Filming Against Odds: Undocumented Youth “Come Out” With Their Dreams
My first feature-length documentary film, “Papers: Stories of Undocumented Youth,” was produced by a scrappy crew, undocumented and documented, old and young, straight and queer, people of many races, ethnicities and religions who came together to make a film and ward off our own despair. There was an urgency to our endeavor. If only others knew these young people as we did, we were certain they would support their movement for self-determination and liberation.
“Papers” is the story of undocumented youth and the challenges they face as they turn 18 without legal status. More than two million undocumented children live in the U.S. today, most with no path to obtain citizenship. These are youth who were born outside the U.S. and yet know only the U.S. as home. The film highlights five undocumented youth who are “American” in every sense but their legal paperwork. Their parents brought them as babies and young children from Guatemala, Jamaica, Mexico and South Korea for all the same reasons families have immigrated to the U.S. throughout American history. We hoped the film would educate, inspire and mobilize viewers to support undocumented youth and efforts to change immigration law, such as the DREAM Act and Comprehensive Immigration Reform.
We had more experience in community organizing than experience in filmmaking when we started. We made the film against a current of “you can’t.” Many cautioned us against high expectations and warned us that the film might take five to seven years to complete. We didn’t have that time. The young people who made the film with us were in some ways barely keeping their heads above water as the weight of the future pressed down upon them.
The challenge of “you can’t raise the money, especially in this economy” was met with a grassroots campaign in which 1,400 people from 22 states made modest donations because they wanted to see these stories told. Our crew organized house parties and fundraising events, and used the “old” as well as the “new” tools of social activism from phone calls and mailings to Twitter and Facebook. These donors felt like they owned a piece of the film even before it came out.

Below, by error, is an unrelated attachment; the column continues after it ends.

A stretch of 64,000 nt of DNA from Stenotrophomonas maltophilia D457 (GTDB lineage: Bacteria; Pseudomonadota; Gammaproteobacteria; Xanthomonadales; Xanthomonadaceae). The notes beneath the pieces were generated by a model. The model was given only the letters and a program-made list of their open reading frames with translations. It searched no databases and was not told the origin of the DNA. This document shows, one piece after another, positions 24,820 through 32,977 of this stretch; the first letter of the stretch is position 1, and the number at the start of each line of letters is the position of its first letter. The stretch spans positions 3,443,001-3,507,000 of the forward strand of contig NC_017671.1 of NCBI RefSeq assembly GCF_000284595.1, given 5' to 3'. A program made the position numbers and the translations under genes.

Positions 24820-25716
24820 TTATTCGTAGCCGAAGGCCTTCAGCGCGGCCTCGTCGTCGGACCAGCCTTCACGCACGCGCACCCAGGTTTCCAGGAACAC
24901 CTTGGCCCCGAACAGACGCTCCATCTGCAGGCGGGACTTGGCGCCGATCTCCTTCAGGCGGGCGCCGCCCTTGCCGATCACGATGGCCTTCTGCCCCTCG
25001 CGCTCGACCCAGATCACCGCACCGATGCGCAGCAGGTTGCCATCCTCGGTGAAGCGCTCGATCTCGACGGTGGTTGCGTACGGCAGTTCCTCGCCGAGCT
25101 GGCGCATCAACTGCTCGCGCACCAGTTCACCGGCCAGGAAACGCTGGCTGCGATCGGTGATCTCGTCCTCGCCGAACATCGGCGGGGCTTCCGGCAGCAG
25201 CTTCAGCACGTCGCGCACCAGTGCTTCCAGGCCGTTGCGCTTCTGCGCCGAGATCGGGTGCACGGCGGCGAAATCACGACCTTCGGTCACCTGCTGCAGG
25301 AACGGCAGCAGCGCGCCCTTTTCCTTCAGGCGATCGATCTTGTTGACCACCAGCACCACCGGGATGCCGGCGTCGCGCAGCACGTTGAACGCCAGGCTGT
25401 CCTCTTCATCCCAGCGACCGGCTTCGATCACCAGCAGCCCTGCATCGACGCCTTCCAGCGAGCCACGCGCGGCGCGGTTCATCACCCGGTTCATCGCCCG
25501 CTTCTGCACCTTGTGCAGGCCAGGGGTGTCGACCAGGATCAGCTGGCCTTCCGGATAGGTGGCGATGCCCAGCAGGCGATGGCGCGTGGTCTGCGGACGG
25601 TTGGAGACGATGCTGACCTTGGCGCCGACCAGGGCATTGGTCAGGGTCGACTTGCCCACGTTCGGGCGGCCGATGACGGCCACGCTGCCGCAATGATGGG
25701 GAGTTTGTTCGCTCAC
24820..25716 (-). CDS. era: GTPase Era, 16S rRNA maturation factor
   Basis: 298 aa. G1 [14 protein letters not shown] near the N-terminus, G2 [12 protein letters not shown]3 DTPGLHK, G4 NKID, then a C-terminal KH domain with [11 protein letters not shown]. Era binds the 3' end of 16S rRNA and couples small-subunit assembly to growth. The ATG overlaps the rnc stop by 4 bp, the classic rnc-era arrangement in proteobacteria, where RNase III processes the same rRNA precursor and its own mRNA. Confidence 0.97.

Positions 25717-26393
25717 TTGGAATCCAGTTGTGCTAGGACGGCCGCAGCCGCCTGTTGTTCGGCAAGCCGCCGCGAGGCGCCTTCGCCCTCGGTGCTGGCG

My partner, Rebecca Shine (who eventually took on the role as producer of “Papers”) and I had been mentoring some young people in North Portland, Oregon, many of them undocumented, some of whom lived at the periphery of gang-life. We trained them with job skills, helped them catch up on school credits, made sure they got glasses when they needed them, listened to their big and small problems.
Fighting Against Despair
We asked of them what most adults would ask: stay in school, stay away from drugs and gangs, work hard. When obstacles arose, those who were undocumented would ask, “Why should I bother? Why does it matter if I finish school? I can’t get a job. I can’t afford to go to college. I don’t have a future.” But with the remarkable resilience of so many who keep going in the face of daunting odds, they kept trying. They graduated. They stayed out of trouble.
At one point, one of the boys’ mothers was arrested in an immigration raid at her workplace, a raid that shook up the entire community. Soon after, driver’s licenses and state IDs were no longer accessible to undocumented people in our state. The tide was changing, locally and nationally. The economy was failing. The ideal circumstances for scapegoating were arising. In 2008, in the midst of the continued and increased hysteria, racism and xenophobia, one young man, Cesar, asked Rebecca, “Why do they hate us so much?”